The Questions You Need To Ask Your Future Firm

The questions to ask yourself when you’re finding, applying and interviewing for your dream firm

  1. What are the cultures and values of the firm?

This is important for working out where you will fit into the firm and if their culture is a place you feel you could be part of.

2. What is the firm’s latest strategy and business plan?

Is it looking for a merger, does it have any plans to expand to regions that interest you, is it shrinking or growing its sector focus inline with the challenges facing law firms and the up and coming areas of law? Think of the new and fast growing areas such as fintech, AI, how are these being incorporated into the firm if they are?

3. What is the trainee retention rate?

This is important – often trainee retention rates (the number of trainees who are kept on as associates) is a sign of how competitive seats for associates are, how much people felt supported during their trainee years, how many people were trained to a standard that was good enough to be kept on and how many people were able to be retained in departments of their choice.

4. What is the work/lifestyle balance like?

You can find pretty honest information about the average hours that people work at Chambers Student. Generally, in magic and silver circle firms you will likely be expected to work very long hours and quite consistently. Hours vary among other international and national firms, so you can expect of have some late nights but how often depends on the size of the firm, the size of each department and the quantity of work each department is getting at any one time. If you can’t imagine working past 7pm then you are better off looking at smaller national firms which can offer just as interesting work but with less of a time constraint.

5. Where does the firm fit in with your career plans?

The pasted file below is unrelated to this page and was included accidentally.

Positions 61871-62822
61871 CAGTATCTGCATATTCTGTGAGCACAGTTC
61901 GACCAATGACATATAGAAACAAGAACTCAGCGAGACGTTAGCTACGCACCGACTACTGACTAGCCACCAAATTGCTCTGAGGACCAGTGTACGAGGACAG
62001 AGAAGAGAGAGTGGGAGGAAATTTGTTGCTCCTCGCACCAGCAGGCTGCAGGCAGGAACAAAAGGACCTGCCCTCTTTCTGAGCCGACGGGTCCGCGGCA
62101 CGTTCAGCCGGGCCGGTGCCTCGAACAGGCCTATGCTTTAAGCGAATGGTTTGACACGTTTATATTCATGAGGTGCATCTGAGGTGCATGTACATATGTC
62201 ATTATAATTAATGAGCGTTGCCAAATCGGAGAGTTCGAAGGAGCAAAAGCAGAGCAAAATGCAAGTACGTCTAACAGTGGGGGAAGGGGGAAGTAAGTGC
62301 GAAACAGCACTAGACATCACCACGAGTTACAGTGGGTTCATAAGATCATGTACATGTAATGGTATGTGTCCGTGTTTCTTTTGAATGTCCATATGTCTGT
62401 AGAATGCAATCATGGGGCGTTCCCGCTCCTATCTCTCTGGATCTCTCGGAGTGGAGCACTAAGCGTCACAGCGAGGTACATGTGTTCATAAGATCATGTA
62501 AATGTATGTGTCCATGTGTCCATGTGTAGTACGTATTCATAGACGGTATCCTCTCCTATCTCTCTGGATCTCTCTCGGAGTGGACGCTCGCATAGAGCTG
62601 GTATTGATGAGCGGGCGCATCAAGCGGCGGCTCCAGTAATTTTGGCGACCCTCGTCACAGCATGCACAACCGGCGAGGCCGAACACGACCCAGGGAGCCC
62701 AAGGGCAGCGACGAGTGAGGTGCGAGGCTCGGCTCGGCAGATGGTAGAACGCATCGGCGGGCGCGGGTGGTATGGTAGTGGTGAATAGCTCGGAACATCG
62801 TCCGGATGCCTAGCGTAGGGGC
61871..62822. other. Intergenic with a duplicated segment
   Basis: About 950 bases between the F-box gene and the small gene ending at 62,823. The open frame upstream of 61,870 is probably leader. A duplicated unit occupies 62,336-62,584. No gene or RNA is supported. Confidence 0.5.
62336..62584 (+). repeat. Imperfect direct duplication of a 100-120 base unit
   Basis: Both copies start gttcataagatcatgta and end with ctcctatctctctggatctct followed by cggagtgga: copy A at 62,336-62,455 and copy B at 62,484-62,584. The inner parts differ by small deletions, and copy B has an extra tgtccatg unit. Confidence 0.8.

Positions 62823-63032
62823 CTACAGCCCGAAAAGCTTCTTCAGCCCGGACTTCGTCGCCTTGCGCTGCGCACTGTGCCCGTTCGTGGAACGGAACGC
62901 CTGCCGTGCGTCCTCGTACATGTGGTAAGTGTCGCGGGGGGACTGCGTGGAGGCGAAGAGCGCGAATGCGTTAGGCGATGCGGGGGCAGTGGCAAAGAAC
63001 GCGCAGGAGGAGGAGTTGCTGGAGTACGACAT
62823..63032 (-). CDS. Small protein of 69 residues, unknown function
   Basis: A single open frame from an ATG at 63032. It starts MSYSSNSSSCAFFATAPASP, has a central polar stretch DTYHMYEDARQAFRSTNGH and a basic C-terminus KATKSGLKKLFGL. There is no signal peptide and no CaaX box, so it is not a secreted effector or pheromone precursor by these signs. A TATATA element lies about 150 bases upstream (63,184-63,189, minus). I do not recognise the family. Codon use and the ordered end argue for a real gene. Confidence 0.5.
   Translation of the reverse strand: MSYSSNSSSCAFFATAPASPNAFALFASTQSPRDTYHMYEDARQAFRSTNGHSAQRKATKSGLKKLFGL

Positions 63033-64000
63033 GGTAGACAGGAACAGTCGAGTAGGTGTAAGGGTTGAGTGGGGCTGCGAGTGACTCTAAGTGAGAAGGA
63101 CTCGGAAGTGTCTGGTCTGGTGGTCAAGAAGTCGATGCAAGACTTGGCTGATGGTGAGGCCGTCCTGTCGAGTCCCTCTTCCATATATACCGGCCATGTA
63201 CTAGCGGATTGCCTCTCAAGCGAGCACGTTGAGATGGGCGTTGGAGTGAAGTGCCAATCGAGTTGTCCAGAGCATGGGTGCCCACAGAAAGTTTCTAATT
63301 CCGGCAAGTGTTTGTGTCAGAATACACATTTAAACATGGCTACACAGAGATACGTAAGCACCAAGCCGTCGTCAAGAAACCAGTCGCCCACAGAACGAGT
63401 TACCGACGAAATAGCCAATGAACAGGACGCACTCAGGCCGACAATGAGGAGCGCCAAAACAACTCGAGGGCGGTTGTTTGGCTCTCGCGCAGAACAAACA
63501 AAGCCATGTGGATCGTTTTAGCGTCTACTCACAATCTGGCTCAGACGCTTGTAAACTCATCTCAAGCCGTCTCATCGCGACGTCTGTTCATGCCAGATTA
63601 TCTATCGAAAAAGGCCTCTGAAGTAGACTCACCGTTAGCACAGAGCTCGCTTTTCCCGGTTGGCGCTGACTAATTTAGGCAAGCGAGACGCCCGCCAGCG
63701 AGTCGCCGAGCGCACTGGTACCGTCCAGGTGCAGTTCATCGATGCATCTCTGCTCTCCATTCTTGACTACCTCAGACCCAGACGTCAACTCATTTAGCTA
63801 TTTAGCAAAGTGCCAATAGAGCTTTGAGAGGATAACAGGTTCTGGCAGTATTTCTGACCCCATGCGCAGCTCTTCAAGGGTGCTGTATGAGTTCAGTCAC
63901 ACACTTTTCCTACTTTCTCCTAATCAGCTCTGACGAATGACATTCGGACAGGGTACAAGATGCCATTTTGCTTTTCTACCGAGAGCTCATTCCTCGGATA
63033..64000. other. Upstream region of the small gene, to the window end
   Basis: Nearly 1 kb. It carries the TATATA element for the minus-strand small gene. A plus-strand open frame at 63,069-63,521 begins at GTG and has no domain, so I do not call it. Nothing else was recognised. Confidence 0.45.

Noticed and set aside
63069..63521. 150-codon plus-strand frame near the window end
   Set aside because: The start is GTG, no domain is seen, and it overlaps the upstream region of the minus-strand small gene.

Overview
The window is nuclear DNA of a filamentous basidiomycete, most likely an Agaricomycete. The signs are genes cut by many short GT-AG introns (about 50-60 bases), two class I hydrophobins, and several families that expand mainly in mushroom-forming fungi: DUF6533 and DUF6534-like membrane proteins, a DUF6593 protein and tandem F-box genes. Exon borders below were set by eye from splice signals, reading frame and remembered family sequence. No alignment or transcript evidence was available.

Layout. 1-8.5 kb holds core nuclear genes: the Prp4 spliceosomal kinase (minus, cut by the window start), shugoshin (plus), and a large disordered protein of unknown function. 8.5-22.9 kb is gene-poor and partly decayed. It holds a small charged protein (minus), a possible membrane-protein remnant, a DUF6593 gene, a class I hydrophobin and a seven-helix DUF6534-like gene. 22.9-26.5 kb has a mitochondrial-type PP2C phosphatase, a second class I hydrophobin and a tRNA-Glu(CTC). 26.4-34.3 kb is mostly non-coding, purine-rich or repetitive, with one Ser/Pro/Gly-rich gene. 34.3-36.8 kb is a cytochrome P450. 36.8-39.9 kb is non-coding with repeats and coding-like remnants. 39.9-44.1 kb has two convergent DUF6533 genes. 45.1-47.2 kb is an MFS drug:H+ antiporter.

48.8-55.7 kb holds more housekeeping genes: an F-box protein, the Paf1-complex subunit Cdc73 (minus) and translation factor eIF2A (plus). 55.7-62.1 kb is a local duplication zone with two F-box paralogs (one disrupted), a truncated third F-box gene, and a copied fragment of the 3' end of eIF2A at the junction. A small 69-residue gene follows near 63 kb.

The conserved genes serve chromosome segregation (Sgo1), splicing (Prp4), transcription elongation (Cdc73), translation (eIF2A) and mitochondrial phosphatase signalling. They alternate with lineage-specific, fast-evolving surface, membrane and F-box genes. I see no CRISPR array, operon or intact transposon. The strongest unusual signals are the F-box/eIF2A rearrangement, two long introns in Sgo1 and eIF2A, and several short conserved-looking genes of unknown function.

It is important to look ahead because you could potentially be at the firm for a very long time! Think about where you want to be in your future – are you interested in being a partner? Then you’ll need to find out how many partners are externally sources, and how many are hired from internal senior associates. Do you want to be involved in business and innovation? Then look to see if your firm has a well-known and dedicated department and strategy for that. Do you want to be able to work part time if you potentially had a family? A lot more firms are now offering more flexible working and part time opportunities for parents, so that’s definitely something to think about for the future.

6. What is the firm known for?

For example, in the firm I am training at it’s biggest department is Financial Services. This is important because it means that department is likely to have the largest number of trainees and keep on the largest number of associates. Part of the reason I applied to the firm because in particular I wanted experience in financial services along with their other departments. Of course, it is absolutely fine to go to a firm and end up qualifying in a different seat to what you thought – that often happens – but if you know you have a keen interest in a certain department before you apply this is certainly something to think about. It is also important at interview to show you know about the departments that the firm is renowned for.

7. What kind of networks, pro bono and diversity initiatives does the firm have?

If you are interested in knowing more about what the firm is and what it does for the wider society, this is an important thing to look at. Personally I valued a firm that recognised the importance of pro bono work as more than just them doing their bit to tick the corporate social responsibility box.

8. Is the firm growing or shrinking?

This is important particularly if you apply for smaller national firms – you want to make sure that they aren’t suddenly closing offices everywhere or making cuts to the number of associates they keep on because they are struggling to break even financially.

 

 

 

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